Our attention turns to Teppan Edo, the popular teppanyaki restaurant that’s operated by Mitsukoshi above their department store in the Japan Pavilion. The upstairs space is shared with Tokyo Dining. If you’re looking for the elevator, it’s located underneath where the “g” is in “Dining” and while small, will take you right up.
Tokyo Dining, which I’ll review separately, offers a traditional menu in a contemporary atmosphere. See this post for an update on everything going on around the Japan Pavilion.
At Tokyo Dining, ask about a window table for a fantastic view of the promenade.
There’s also an opportunity to watch the sushi chefs throughout the meal.
Teppan Edo, on the other hand, offers more of an industrial vibe with several rooms containing the tabletop grills.
Four grills are typically housed in each room with eight chairs around them. Any review you read of Teppan Edo will point out that your party of less-than-eight will be seated with others, which seems to turn some people off from making a reservation. As someone that enjoys terrorizing strangers with odd questions, it’s one of my favorite things about the experience. And you never know when you’ll have the opportunity to dine with the King of Disney blogging, whoever that might be. On the plus side, nobody is really facing each other like you’ll see at Biergarten and most parties include at least one Chatty Kathy. Just put them on the end as a sort of buffer.
Both Teppan Edo and Tokyo Dining open at 12pm each day and around 11:52am, there’s a short ceremony welcoming the first guests of the day to the restaurants. It’s a fun little thing if you have an early reservation and arrive in time to see it.
Here’s the current menu:
Prices are on the high side, making this a good candidate for those on the Disney Dining Plan as most entrees come in around $35. The restaurant also does not participate in Tables in Wonderland, which may affect your decision about whether you want to eat here or at Tokyo Dining next door, which does accept the discount. That’s probably a testament to the restaurant’s continuing popularity and the premium that you’ll pay to dine at Edo isn’t much more than other Epcot restaurants. At Kobe Steakhouse, which is a similar teppanyaki concept with two nearby locations, the Scallops will run you $25 versus the $35 paid here. At Kobe, six ounces of Chicken costs $19 compared to the $30 you’d pay here for eight ounces. And the Filet Mignon is $26 at Kobe compared to $36 at Teppan Edo. On the other hand, we saw a $30 Chicken Fettuccine “lunch special” at Tutto Italia, while Little Italy, which is located next door to the local Kobe Steakhouse, charges $17 for the same dish. So while Teppan Edo is on the spendy side, it’s obviously par for the course if you’re considering an Epcot restaurant.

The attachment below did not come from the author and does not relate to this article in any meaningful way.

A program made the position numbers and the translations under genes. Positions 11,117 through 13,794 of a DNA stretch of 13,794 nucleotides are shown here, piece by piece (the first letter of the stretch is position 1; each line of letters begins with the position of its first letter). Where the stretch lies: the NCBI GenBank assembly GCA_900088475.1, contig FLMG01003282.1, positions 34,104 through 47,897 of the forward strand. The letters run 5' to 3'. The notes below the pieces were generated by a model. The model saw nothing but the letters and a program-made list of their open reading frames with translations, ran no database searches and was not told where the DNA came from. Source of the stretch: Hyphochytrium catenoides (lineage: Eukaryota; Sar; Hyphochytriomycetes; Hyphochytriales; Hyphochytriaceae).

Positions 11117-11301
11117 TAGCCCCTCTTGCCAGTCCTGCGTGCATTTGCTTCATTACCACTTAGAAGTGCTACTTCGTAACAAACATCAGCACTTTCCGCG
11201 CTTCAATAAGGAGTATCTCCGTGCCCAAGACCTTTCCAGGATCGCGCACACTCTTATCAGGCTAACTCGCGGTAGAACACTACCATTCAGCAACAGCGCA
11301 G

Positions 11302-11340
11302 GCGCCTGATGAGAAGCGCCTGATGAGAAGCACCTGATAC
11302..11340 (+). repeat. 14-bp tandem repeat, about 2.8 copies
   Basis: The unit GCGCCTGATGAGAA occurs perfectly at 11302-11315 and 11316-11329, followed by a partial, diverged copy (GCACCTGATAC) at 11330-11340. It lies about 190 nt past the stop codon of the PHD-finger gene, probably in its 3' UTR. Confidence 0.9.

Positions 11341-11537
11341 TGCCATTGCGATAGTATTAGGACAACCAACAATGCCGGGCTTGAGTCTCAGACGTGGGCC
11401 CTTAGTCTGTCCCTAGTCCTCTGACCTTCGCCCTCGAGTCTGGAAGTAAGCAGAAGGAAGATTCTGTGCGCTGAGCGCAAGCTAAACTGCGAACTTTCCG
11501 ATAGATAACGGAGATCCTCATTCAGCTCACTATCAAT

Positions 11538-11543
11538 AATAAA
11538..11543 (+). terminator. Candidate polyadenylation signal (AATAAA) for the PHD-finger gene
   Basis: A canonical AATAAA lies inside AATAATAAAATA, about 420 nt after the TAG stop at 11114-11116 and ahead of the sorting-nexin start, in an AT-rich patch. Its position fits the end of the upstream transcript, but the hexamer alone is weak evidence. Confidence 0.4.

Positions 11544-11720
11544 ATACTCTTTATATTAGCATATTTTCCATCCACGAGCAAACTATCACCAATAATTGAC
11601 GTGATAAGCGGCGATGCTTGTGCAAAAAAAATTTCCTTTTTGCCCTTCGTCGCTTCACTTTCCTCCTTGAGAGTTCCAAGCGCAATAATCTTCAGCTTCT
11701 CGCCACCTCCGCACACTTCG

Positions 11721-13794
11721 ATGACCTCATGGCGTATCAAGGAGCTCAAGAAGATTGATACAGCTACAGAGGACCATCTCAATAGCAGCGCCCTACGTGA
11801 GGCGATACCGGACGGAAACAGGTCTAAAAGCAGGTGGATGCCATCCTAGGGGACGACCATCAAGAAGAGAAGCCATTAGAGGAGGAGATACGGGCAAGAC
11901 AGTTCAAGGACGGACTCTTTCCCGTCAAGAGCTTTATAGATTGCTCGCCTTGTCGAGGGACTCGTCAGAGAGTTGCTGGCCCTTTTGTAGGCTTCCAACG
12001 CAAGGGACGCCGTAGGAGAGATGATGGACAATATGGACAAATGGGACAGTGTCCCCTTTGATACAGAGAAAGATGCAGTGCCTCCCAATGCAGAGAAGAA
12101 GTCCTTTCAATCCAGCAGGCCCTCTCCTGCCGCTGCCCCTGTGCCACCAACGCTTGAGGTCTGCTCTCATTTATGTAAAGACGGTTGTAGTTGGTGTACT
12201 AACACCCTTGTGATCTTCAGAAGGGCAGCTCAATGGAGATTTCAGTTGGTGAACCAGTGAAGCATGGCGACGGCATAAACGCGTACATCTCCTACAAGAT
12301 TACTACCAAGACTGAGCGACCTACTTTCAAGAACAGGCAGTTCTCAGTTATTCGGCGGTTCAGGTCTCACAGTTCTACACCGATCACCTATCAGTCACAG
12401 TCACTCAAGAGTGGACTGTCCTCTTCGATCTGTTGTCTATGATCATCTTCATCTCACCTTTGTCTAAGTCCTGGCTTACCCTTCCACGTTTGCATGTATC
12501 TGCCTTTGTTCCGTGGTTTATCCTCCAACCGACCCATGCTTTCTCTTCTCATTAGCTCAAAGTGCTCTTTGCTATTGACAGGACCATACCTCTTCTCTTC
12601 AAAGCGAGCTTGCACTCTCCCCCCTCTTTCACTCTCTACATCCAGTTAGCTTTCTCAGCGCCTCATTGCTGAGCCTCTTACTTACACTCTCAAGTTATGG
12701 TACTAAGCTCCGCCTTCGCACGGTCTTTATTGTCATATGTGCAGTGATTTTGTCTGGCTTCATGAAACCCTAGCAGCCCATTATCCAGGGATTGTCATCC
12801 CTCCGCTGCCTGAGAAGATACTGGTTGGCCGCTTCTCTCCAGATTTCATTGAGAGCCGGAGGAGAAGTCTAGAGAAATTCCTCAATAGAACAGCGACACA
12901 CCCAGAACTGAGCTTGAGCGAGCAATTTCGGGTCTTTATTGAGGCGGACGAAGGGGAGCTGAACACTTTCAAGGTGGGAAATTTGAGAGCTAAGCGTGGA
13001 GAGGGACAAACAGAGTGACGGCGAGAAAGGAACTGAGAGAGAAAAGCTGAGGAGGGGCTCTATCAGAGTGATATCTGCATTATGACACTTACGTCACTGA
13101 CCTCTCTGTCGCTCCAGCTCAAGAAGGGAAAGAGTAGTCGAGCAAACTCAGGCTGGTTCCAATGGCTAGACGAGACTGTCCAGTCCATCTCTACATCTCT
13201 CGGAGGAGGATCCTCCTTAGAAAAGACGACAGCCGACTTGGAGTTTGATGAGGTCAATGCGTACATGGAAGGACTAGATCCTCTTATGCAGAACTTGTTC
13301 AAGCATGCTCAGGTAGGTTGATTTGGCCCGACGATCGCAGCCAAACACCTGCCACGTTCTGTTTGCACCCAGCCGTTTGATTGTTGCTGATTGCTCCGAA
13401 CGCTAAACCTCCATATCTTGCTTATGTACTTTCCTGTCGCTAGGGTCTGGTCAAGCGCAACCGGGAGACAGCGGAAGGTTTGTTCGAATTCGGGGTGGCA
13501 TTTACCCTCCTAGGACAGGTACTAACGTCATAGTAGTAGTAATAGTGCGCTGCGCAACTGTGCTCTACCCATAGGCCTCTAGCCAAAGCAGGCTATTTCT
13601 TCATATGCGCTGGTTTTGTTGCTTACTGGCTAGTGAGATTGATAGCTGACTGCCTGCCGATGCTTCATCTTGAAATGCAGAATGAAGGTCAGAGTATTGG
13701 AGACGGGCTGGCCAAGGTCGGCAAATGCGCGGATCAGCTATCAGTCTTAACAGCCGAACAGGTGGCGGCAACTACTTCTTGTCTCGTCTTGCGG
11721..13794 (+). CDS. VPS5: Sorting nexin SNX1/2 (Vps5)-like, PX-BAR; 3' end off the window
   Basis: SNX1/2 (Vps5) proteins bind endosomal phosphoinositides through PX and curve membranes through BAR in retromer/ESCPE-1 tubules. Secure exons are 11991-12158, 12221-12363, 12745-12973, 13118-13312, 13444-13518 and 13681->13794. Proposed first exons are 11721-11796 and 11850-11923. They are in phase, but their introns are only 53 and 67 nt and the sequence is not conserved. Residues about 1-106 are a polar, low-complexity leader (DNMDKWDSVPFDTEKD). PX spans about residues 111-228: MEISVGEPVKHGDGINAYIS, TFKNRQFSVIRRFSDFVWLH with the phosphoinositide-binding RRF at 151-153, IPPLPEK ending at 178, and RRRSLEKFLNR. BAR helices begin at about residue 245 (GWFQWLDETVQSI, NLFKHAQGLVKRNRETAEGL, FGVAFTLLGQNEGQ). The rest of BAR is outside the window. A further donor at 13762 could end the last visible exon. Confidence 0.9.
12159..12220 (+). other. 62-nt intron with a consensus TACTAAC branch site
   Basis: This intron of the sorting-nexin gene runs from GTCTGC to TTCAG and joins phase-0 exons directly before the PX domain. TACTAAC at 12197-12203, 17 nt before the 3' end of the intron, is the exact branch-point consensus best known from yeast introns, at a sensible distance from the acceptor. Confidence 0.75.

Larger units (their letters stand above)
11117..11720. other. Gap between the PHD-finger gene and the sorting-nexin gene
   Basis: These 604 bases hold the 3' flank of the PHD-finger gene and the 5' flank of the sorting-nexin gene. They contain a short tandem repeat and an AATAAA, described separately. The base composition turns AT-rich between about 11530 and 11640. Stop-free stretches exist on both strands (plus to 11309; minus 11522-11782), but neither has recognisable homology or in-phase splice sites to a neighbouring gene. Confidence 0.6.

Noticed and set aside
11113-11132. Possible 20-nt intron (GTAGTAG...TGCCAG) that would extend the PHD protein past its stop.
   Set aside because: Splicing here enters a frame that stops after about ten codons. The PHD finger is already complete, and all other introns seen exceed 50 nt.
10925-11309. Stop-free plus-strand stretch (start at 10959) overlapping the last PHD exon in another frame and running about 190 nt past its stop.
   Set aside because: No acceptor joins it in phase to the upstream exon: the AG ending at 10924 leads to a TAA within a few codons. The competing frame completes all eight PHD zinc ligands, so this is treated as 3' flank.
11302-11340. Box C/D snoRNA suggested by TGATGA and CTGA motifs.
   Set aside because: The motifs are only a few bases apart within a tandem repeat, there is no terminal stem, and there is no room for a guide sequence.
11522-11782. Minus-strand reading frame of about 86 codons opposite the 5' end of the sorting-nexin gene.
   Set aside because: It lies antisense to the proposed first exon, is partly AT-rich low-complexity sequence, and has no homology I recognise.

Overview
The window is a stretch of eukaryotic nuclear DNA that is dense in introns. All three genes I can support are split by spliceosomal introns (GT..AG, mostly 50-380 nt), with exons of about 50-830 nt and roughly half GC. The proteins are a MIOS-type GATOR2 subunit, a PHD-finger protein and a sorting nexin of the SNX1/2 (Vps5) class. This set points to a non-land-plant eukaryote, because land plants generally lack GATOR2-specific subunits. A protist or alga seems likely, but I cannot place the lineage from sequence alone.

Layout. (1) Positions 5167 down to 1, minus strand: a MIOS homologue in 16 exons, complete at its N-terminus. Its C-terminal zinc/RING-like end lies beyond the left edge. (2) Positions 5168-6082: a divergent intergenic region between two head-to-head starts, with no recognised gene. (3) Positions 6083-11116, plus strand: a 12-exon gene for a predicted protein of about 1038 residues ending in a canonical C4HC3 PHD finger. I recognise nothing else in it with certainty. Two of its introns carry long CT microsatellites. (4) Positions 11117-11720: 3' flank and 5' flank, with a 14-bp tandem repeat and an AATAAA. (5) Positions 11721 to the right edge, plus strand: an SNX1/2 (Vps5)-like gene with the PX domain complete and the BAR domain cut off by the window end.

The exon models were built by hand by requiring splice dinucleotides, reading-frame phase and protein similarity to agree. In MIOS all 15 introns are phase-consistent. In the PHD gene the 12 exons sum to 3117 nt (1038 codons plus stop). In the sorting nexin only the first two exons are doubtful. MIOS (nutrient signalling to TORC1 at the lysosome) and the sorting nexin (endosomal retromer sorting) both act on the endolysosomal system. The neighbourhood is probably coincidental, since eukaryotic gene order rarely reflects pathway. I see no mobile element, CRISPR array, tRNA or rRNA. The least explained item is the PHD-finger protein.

Meals begin with a small “Garden Salad,” which is basically a blend of lettuce tossed in a ginger dressing. One tip: if you ever have the misfortune of moving to the Orlando area, check out Makoto Ginger Dressing at your local grocery store. It’s incredibly addicting. Teppan Edo’s is only “okay” in comparison, but it’s a few crunchy bites that are a good way to keep the meal moving.
It also gives everyone something to do while the appetizers are delivered to the table. This is a plate of the $14 “Wafu Ribs – Sake, Soy Sauce, Ginger-braised Pork Ribs,” which I don’t think I would recommend. With three ribs, the portion size is small and the meat was dry and fatty. I feel like you’ll be grabbing a glass of water just looking at that rib on the left. There’s not a whole lot of value here.
For $12, the “Assorted Tempura – Shrimp and Seasonal Vegetables” is a better proposition, I think.
But with two shrimp and a couple of vegetable slices, there isn’t a ton of value here either.
The batter is appropriately crunchy and while it’s a little on the salty side, the delicious, citrus-y sauce is what carries the dish. Later on in the meal, it helped spice up the rice a little bit too.
A variety of drinks are offered.
The $12 “Shochu Squeeze – Your choice of Fresh-squeezed Grapefruit, Lemon, or Orange Juice mixed with a cold glass of crisp Shochu on the Rocks.”
It’s “fresh-squeezed” because you have to do it yourself, which is kind of hilarious. But it is incredibly fresh with the sweet and sour flavors of the grapefruit juice mixing in nicely with the neutral spirit.
I’ve never ordered a cocktail that I’ve been particularly impressed with in Japan and that streak continued on both of my recent visits. This is the $12 “Violet Silk Martini – Vodka shaken with Purple Pear and Lime Juice…A sophisticated taste for the palate.” It was weak, syrupy, and artificial-tasting.
It might be smarter to try something like the $18 “Sampling Sake Flight – Karatanba (Dry), Hana Awaka (Sparkling), Nigori (Unfiltered Sweet).”
It’s a great way to taste the different flavors in a variety of sakes and the presentation in the wood cradle is elegant.
More cocktails. I almost always try something because the various drinks always sound good, but they’re typically very weak even when the ingredients are supposed to be completely alcohol.
Sapporo Black is actually pretty good with your typical roasted malts, chocolate, and cocoa. Very drinkable.
Wine as well.
A precious pot of tea will set you back just $3 and is a worthy investment.
One interesting thing that I hadn’t noticed on previous visits – The $18 Volcano Roll is “Grilled California Roll topped with Shrimp, Scallops, and Volcano Sauce.”
But you can watch everything being prepared right there on the grill with two large scallops and a decent number of shrimp served alongside the eight pieces of sushi. The spicy sauce smells as good as it tastes on the grill and I think this is the best start to your meal available. Very shareable.